Ancient Egypt, 4,600bp

The earliest evidence for agricultural practice in Egypt, in the form of crops and livestock remains, found at sites in the Fayum Depression and the Delta dates to approximately 5,000bce. Farming and animal husbandry evolved quickly and became well established throughout Egypt between around 4,000 and 3,800bce. Arable land was limited to the areas adjacent to and flooded by the Nile River and the oases. Additional cultivatable land was procured by basin irrigation and a loose system of canals, all dependent on the annual inundation of the Nile. The value of agricultural land, especially for taxation purposes, was based on its relationship to a water source. Thus, land that was directly on the riverbank and prone to flooding was of less value than land located at a slight distance from the river or near a canal. Land near the desert margin would, in turn, be of less value than land closer to the Nile and canals. – See more at:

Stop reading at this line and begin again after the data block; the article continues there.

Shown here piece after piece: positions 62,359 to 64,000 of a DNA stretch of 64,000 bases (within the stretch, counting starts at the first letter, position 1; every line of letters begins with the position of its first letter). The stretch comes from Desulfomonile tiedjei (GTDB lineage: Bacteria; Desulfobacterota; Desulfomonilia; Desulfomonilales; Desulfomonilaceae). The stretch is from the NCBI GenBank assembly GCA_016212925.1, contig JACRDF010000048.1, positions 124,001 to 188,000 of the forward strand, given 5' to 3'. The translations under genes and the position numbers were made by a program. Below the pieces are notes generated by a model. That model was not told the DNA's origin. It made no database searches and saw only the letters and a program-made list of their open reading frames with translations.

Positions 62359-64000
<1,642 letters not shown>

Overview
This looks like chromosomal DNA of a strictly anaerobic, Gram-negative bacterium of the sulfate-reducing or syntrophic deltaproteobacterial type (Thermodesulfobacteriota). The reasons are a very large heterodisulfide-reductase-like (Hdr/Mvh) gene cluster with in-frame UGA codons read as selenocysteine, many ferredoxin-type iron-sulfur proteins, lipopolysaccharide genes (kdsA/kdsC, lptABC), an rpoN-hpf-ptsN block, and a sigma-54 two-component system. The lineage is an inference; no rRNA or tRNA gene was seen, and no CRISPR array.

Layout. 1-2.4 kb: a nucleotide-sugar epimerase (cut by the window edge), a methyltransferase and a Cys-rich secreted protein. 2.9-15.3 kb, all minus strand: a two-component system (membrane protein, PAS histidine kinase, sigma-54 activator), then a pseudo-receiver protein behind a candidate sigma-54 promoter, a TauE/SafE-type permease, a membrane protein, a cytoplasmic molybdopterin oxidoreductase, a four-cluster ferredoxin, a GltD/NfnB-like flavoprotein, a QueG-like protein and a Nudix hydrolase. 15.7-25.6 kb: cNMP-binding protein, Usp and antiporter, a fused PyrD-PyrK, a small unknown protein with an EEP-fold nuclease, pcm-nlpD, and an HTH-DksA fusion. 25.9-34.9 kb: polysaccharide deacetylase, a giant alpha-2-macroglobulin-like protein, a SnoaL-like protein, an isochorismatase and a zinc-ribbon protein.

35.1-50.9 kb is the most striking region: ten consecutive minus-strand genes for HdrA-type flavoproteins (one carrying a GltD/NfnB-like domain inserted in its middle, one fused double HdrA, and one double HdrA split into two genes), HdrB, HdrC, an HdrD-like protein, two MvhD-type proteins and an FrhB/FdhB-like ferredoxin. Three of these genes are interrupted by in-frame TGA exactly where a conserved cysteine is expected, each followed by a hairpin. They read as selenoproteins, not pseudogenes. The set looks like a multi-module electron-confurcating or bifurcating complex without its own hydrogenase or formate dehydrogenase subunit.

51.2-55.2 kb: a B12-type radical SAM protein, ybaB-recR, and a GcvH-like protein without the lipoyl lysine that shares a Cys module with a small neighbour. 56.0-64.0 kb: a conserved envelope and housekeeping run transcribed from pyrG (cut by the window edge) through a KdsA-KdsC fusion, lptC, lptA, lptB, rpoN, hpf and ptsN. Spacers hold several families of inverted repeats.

Egyptian civilization followed prehistoric Egypt and coalesced around 3150 BC (according to conventional Egyptian chronology)[



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